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Dmitry Yudo aka Overlord, jack of all trades
David Lister aka Listy, Freelancer and Volunteer

Sunday, November 11, 2018

At the War's End

At 0900 on the 19th of April 1945 the Chief of Leipzig's fire department scrambled through the rubble of his home city. To either side crouched men and soldiers of the Volkssturm and the remnants of the German armed forces, clutching at their weapons. In total the defenders consisted of just over 1000 fighting men. The core was the 107th Infantry Regiment, strengthened by Luftwaffe flak units, the usual grab bag of German remnants and some Volkssturm. There was a force of about 3,000 police, however the commander of the police forces had been desperately trying to surrender the city to prevent its destruction. He especially objected to the use of Volkssturm, describing their deployment as tantamount to murder.
For the last few days the city had been cut off, and for the last 24 hours the US Army had been assaulting the city. Through determination and fierce fighting the Americans had been held from the town's centre and its town hall.
Now the Chief of the fire department carried a dire warning to the remains of the government. He had been sent by the Americans demanding a surrender. If the defenders refused to give up in the specified time period of 20 minutes, then they would be obliterated by massed artillery, which would be followed up by a division strength assault, with attached flame throwers. Realizing it was over, that the ill-supplied exhausted men could not hold the Americans out the remains of the city government surrendered. In the next few minutes while the word of the surrender was carried to the assaulting forces, many of the officials took their own lives, some accompanied by their families.
Col Poncet
The city’s military commander, Colonel Hans von Poncet, however decided to fight on. He along with around 150 men, with enough food and supplies for several weeks, had dug themselves into the Völkerschlachtdenkmal. This was the monument to the Battle of the Nations, where in 1813 an alliance of states had stood up to the French Dictator Napoleon, and defeated him, hastening his fall from power. The battle was fought between some 650,00 men over several weeks. The Völkerschlachtdenkmal was built from thick granite slabs, and resembled nothing so much as a bunker.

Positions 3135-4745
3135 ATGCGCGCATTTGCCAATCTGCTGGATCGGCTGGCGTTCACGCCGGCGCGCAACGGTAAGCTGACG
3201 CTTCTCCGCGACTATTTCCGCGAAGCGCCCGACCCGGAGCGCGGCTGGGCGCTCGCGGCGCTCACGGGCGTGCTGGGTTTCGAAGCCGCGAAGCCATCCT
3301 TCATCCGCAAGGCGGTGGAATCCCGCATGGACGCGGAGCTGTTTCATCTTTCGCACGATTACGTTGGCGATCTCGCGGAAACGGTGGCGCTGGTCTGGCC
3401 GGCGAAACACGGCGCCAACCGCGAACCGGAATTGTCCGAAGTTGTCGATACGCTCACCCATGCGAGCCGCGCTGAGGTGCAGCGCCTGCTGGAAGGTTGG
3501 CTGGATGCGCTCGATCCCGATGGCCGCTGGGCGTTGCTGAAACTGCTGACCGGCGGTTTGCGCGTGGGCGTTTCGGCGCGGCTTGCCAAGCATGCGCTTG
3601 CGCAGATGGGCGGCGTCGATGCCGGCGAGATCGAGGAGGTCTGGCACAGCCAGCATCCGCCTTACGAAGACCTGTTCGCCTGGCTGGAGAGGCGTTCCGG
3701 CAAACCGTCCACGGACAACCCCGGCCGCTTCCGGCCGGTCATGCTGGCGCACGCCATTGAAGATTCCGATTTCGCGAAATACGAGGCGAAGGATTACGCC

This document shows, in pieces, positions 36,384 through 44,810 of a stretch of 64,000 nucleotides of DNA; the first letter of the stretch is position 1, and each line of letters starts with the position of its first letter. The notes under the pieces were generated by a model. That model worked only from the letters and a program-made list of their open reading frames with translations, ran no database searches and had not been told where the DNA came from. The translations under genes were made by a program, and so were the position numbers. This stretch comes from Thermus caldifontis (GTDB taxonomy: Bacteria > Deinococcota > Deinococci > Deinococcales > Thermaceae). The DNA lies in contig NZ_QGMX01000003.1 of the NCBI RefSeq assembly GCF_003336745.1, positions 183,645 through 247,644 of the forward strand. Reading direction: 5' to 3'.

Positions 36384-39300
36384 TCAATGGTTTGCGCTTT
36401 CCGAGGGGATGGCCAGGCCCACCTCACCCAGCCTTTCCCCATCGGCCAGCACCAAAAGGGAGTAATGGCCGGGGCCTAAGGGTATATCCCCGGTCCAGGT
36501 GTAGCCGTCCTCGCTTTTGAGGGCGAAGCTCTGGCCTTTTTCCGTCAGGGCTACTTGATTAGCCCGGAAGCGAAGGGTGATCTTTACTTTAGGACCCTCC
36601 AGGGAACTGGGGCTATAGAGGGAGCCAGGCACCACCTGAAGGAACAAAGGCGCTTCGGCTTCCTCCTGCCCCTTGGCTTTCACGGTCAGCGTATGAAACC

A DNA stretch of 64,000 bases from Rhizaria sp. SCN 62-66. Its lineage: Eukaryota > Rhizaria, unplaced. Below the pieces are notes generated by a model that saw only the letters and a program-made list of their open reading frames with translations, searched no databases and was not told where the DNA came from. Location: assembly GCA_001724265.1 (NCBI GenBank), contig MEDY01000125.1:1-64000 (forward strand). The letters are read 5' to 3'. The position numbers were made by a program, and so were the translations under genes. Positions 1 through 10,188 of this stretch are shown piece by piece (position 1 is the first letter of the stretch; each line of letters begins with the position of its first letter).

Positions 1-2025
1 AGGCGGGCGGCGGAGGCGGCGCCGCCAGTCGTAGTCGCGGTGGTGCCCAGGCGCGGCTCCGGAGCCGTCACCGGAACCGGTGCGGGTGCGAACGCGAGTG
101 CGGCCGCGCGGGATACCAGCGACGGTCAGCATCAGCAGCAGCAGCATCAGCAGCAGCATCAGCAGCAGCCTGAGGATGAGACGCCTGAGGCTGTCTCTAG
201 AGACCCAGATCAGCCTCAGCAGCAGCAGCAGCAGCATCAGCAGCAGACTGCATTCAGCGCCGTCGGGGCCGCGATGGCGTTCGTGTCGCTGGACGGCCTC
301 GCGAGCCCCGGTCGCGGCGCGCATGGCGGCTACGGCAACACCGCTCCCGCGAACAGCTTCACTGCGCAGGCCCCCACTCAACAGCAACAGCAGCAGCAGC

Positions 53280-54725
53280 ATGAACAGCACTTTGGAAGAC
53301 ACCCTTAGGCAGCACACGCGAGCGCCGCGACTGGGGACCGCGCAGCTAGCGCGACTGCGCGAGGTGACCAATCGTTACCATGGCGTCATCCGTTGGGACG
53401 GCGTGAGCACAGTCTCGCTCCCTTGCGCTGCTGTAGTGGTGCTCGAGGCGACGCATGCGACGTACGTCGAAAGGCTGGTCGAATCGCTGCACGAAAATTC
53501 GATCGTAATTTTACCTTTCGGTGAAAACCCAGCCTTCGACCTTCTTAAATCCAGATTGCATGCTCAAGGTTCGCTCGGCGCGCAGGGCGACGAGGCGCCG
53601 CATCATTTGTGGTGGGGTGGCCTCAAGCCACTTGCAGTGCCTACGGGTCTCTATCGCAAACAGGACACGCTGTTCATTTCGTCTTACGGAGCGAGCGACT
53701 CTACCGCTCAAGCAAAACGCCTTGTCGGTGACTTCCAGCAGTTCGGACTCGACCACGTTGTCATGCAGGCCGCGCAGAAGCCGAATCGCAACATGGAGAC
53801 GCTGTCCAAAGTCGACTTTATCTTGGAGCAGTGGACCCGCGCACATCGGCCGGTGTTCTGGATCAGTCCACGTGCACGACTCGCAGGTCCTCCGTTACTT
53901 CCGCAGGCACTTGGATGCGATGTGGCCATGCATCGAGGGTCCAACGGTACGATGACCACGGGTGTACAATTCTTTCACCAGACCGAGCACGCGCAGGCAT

The Völkerschlachtdenkmal
Initially the US tried to blast Col. Poncet and his soldiers out with 8" artillery. These shells had almost no effect on the massive granite construction, with some shells being described as 'bouncing off'. The scale of destruction open to the US forces were further limited by the presence of seventeen POW's captured earlier in a failed armoured push the day before. A long siege and bloody fighting were on the cards at this German last stand.
Then a young Captain stepped forward. His name was Hans Trefousse. Born in Frankfurt in 1921 he had moved to the US in 1936. He was serving as an integrator and translator in the US Army. He asked permission to try to negotiate the positions surrender.
At 1500 Cpt Trefousse, a German POW with a white flag and the battalion’s executive officer approached the Völkerschlachtdenkmal. Outside of the monuments gift shop they met with three German officers, including Col Poncet.

There's no chance to win. The war is lost. It's wise to give up now and save men."
"I have orders from the Fuhrer in person never to surrender." was the reply.

While the negotiations continued Col Poncet did agree to a cease fire to allow US forces to recover any wounded in the area.
After two hours the negotiating team had managed to convince Col Poncet to continue the talking inside the monument and the group moved inside.

In the early hours of the 20th Cpt Trefousse passed a message onto Col Poncet, that if he exited the monument then he would be allowed to surrender. If his men follow, one at a time, they too would be taken prisoner. Col Poncet agreed, and at 0200 exited the Völkerschlachtdenkmal.
A US soldier standing inside the Völkerschlachtdenkmal
However there was a problem, the message had been miscommunicated, and the offer had only applied to Col Poncet, not the rest of his force. If they surrendered, they were to be held temporarily inside the monument. Cpt Trefousse attempted to negotiate the change to these terms of surrender, however one man insisted on the original deal. To sweeten the deal Cpt Trefousse offered 48 hours leave to the officers should they accept. The reluctant soldier still insisted and was allowed to exit as a captive. Some fifteen officers were smuggled out of the monument for their promised leave period, and two days later all returned, apart from one who sent an apologetic note explaining the cause of his absence.

Image Credits:
warfarehistorynetwork.com and english.leipzig.de